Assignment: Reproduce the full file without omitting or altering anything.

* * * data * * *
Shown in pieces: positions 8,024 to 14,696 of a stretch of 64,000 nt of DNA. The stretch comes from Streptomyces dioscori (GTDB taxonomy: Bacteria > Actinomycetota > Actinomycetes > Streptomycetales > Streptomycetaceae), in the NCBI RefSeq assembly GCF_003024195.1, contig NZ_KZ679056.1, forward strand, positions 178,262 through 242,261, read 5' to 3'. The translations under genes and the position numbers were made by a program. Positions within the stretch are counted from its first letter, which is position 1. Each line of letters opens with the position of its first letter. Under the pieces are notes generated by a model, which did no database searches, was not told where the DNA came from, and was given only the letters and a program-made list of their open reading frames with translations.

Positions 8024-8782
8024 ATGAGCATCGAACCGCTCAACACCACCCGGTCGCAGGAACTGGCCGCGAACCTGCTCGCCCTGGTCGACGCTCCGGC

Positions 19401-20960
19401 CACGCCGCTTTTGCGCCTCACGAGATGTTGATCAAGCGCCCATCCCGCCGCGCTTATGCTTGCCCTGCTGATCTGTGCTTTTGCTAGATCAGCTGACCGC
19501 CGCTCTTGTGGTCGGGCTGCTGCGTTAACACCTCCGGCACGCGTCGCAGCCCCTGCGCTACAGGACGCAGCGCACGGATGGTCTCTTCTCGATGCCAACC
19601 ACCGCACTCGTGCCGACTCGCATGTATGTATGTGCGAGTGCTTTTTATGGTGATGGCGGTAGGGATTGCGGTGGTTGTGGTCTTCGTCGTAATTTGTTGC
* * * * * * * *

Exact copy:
Shown in pieces: positions 8,024 to 14,696 of a stretch of 64,000 nt of DNA. The stretch comes from Streptomyces dioscori (GTDB taxonomy: Bacteria > Actinomycetota > Actinomycetes > Streptomycetales > Streptomycetaceae), in the NCBI RefSeq assembly GCF_003024195.1, contig NZ_KZ679056.1, forward strand, positions 178,262 through 242,261, read 5' to 3'. The translations under genes and the position numbers were made by a program. Positions within the stretch are counted from its first letter, which is position 1. Each line of letters opens with the position of its first letter. Under the pieces are notes generated by a model, which did no database searches, was not told where the DNA came from, and was given only the letters and a program-made list of their open reading frames with translations.

Positions 8024-8782
8024 ATGAGCATCGAACCGCTCAACACCACCCGGTCGCAGGAACTGGCCGCGAACCTGCTCGCCCTGGTCGACGCTCCGGC

Positions 19401-20960
19401 CACGCCGCTTTTGCGCCTCACGAGATGTTGATCAAGCGCCCATCCCGCCGCGCTTATGCTTGCCCTGCTGATCTGTGCTTTTGCTAGATCAGCTGACCGC
19501 CGCTCTTGTGGTCGGGCTGCTGCGTTAACACCTCCGGCACGCGTCGCAGCCCCTGCGCTACAGGACGCAGCGCACGGATGGTCTCTTCTCGATGCCAACC
19601 ACCGCACTCGTGCCGACTCGCATGTATGTATGTGCGAGTGCTTTTTATGGTGATGGCGGTAGGGATTGCGGTGGTTGTGGTCTTCGTCGTAATTTGTTGC